The Beginning of the Challenge
Lately I have seen quite a few prominent photographers talk about how digital SLR’s have created a newer category of photographers. They have called them click and pray generation. What they mean by that is they just press the shutter button down and let it shoot until they can’t anymore, and then they pray that they got one good shot out of that blast.
I have been guilty of this in the past, and guilty of relying on software on my computer to “fix” my photos.
A few months back I read a blog, by Scott Kelby titled ‘It’s my “Old School Photo Challenge“‘, that challenged the readers to shoot like they were shooting with film. He laid out five rules that must be followed:
- You have to turn off, or black out the LCD monitor on the back of your camera. You can’t see the shots after you take them.
- You can only shoot 24 or 36 shots total.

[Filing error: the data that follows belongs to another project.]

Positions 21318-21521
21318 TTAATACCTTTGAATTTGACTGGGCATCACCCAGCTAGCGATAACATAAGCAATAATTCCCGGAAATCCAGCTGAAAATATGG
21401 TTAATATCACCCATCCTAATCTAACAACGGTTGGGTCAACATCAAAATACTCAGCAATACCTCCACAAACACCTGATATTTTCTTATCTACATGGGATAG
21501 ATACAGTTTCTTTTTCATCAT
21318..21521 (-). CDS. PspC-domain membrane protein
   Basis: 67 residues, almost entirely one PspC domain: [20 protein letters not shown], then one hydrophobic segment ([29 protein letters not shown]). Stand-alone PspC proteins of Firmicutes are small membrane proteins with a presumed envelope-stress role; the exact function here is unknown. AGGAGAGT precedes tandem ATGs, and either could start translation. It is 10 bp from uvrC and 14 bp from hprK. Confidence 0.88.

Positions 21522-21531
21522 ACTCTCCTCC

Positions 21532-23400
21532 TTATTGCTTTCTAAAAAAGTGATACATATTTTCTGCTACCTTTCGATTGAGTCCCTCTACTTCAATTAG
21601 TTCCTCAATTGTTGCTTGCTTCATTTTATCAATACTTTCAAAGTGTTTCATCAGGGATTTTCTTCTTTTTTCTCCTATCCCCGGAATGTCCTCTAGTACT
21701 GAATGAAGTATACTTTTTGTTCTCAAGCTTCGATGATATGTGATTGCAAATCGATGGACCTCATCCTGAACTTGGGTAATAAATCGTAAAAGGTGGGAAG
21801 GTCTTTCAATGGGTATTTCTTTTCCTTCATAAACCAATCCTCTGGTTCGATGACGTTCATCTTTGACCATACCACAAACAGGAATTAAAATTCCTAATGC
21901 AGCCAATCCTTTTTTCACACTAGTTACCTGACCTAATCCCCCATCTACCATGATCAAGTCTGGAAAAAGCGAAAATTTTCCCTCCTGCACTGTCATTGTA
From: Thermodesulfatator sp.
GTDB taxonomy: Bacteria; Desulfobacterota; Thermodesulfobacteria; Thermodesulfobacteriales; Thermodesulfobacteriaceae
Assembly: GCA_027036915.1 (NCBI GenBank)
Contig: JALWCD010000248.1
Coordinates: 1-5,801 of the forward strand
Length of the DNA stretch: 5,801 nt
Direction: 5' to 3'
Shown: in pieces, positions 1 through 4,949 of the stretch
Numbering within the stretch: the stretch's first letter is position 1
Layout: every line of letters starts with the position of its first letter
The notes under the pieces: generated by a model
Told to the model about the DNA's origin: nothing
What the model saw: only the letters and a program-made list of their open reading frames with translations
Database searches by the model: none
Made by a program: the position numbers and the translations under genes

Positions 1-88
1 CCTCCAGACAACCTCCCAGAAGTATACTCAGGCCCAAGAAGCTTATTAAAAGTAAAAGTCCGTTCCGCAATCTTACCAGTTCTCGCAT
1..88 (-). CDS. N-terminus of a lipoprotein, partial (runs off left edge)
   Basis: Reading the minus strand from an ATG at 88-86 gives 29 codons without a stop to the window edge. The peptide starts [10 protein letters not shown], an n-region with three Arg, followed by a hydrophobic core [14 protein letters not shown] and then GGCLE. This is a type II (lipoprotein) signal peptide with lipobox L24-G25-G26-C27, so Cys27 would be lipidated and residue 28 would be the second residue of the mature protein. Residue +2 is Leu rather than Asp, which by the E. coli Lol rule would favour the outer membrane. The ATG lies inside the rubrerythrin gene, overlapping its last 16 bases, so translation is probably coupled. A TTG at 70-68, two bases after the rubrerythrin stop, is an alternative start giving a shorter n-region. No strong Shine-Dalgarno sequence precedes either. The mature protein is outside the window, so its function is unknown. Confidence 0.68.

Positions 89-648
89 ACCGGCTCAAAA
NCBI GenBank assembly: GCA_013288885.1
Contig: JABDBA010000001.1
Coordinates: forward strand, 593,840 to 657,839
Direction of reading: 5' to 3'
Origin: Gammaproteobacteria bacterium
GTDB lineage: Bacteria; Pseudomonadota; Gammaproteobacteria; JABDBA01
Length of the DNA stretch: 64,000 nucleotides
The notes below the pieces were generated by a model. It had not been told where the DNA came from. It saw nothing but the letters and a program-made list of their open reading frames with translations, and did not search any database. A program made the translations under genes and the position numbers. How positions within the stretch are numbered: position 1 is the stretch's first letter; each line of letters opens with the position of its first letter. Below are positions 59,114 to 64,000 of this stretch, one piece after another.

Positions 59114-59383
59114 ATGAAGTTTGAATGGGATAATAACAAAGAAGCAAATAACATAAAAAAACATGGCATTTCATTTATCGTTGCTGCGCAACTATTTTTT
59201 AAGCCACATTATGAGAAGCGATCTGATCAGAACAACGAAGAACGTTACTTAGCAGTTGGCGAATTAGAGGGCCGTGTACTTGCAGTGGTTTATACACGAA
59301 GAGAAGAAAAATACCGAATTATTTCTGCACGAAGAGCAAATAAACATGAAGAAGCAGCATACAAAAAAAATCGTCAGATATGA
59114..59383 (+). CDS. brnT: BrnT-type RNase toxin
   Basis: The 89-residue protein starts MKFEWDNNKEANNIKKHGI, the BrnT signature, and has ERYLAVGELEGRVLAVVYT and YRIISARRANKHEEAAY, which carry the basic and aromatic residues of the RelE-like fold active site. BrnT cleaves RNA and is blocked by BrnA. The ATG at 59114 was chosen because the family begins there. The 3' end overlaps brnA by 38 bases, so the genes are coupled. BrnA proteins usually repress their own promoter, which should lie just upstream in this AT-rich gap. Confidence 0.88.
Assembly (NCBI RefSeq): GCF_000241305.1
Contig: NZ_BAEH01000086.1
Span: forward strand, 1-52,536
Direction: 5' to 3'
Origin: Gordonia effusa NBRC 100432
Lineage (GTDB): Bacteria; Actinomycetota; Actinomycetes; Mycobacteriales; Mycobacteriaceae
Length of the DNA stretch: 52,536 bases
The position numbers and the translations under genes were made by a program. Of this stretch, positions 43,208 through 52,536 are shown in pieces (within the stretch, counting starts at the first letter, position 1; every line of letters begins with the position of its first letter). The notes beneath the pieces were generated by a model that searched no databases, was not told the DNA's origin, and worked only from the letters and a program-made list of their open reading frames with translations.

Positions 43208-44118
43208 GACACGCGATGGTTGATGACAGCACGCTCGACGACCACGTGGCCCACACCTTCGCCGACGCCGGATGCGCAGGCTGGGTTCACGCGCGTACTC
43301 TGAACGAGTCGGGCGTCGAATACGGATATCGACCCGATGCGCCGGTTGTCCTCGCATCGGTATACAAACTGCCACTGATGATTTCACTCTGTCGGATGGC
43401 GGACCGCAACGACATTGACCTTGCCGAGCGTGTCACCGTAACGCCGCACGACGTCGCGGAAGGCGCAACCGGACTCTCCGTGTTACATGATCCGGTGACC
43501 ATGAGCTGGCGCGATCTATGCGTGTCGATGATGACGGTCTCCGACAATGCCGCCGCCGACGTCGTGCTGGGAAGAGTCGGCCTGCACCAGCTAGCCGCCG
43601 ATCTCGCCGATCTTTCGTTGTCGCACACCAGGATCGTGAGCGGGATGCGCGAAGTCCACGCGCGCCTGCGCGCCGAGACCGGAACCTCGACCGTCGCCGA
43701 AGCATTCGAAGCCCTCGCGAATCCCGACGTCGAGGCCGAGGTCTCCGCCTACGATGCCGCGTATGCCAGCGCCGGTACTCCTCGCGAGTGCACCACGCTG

- You can’t import the photos or even look at them until 24 hours AFTER you shoot them.
- You have to make a print (we didn’t always have computer screens to display our work. If we wanted to see it, we made a print. It was the moment when your image became “real.”)
- Film wasn’t free back then. Processing cost even more. But you don’t have to buy film. I’ve got a better idea: We checked, and to by a roll of 24 400 ISO film, and have it processed at WalMart (cheap!) is $9.88, or around $13 for a roll of 36 (NOTE: Weird technicality; apparently, this roll of 24 actually lets you shoot 27 images total, so you can shoot 27 if you feel you need to). Set aside that money somewhere, use it to donate to a charity of your choice, or maybe into a savings account to go towards purchasing that next piece of equipment.
- There is no six, but you do get extra credit if you: (a) pick one ISO at the very beginning and don’t change it for all 24/36 shots, and (b) if you don’t do any post-processing of the images in Photoshop or Lightroom. Just look at them, but don’t touch.
I will post every image from every shoot here so that my progress can be tracked. The goal of this challenge is to become less dependent on “fixing” the photo later while getting to where I get it right in the camera to begin with.